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iPhone application to scan for food allergens

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Allergy sufferers could soon be able to use their iPhone to scan a food's barcode at the supermarket to determine whether it's safe to eat. The application being developed by Australia's Deakin University, GS1 Australia and Nestl , will allow consumers to instantly access detailed product information including allergens such as wheat, egg, peanuts and shellfish directly from their iPhone.

Deakin University Associate Professor Caroline Chan, said the application would help consumers make quick yet informed choices about their health.

"When you read a label the product information is often so small you can barely read it, nor understand it," she said.

"In Australia all packaged food products carry a barcode but its use is limited to inventory control and to settle purchases at the cash register."

Associate Professor Chan, an information systems expert, said the barcoding system administered by the not-for-profit organisation, GS1 Australia, had 'unlimited potential' as it could be associated with other valuable product data such as serving size, nutrient information, and environmental related information.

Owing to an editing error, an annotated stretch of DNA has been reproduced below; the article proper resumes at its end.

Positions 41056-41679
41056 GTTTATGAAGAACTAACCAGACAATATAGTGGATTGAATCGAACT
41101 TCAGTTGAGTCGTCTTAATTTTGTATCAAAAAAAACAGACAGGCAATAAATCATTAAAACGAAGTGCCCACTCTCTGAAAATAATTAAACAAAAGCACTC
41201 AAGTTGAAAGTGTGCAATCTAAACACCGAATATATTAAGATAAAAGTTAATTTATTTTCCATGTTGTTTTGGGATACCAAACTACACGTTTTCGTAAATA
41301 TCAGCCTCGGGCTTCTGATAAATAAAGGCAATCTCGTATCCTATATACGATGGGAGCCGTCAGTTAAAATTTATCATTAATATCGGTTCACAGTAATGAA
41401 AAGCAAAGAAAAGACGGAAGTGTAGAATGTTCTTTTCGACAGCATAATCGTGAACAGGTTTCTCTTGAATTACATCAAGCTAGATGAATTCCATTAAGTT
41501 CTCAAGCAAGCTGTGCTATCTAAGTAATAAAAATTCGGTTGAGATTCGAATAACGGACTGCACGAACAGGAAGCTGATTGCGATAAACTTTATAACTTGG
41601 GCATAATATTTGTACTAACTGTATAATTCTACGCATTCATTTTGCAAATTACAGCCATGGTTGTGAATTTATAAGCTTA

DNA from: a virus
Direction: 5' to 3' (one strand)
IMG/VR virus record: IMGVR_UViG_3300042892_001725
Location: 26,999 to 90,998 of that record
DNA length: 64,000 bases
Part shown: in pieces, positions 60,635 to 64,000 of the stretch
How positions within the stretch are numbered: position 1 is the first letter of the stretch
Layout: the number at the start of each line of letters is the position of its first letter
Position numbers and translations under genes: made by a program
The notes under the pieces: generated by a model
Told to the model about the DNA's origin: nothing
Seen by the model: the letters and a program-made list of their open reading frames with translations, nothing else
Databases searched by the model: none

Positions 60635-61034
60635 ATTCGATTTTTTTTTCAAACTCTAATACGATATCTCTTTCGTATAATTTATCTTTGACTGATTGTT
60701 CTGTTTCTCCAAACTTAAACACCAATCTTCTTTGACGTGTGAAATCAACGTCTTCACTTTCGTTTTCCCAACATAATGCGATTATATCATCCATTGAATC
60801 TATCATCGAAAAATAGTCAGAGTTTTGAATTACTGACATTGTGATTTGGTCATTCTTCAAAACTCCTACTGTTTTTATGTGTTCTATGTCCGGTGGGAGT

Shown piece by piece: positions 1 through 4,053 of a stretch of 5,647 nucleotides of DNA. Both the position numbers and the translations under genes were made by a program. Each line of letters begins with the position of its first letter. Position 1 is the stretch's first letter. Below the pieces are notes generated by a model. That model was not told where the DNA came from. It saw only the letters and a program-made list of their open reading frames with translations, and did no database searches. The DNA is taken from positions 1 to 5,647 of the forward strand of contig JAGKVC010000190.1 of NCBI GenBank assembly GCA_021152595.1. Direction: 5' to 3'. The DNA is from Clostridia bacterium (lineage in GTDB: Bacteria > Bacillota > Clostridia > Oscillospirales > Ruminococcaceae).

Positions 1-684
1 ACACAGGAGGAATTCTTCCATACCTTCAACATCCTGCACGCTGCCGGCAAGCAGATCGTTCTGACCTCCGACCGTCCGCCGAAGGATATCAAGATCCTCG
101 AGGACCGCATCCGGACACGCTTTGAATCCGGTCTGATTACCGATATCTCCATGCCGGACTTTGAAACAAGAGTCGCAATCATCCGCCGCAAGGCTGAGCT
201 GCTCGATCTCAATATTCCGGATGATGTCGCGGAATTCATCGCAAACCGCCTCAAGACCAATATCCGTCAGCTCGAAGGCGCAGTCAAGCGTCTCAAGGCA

"We wanted to really harness all this information on the bar-coding system and team it up with detailed product information provided by Nestlé to give consumers a tool that had the potential to improve their health and raise public awareness," she said.

Associate Professor Chan said initial testing of the application had been encouraging and the next step was to seek funding for a consumer trial.

She was confident the application would be expanded to appeal to people on special diets or those with specific nutritional needs.

GS1 Australia Chief Executive Officer, Maria Palazzolo said the exploration of mobile technology using the ubiquitous barcode is the next frontier for GS1 Australia.

"There is a tremendous opportunity for GS1 to provide business-to-business applications to engage consumers with business-to-consumer tools."

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Tags: apple iphone  barcode  health  Australia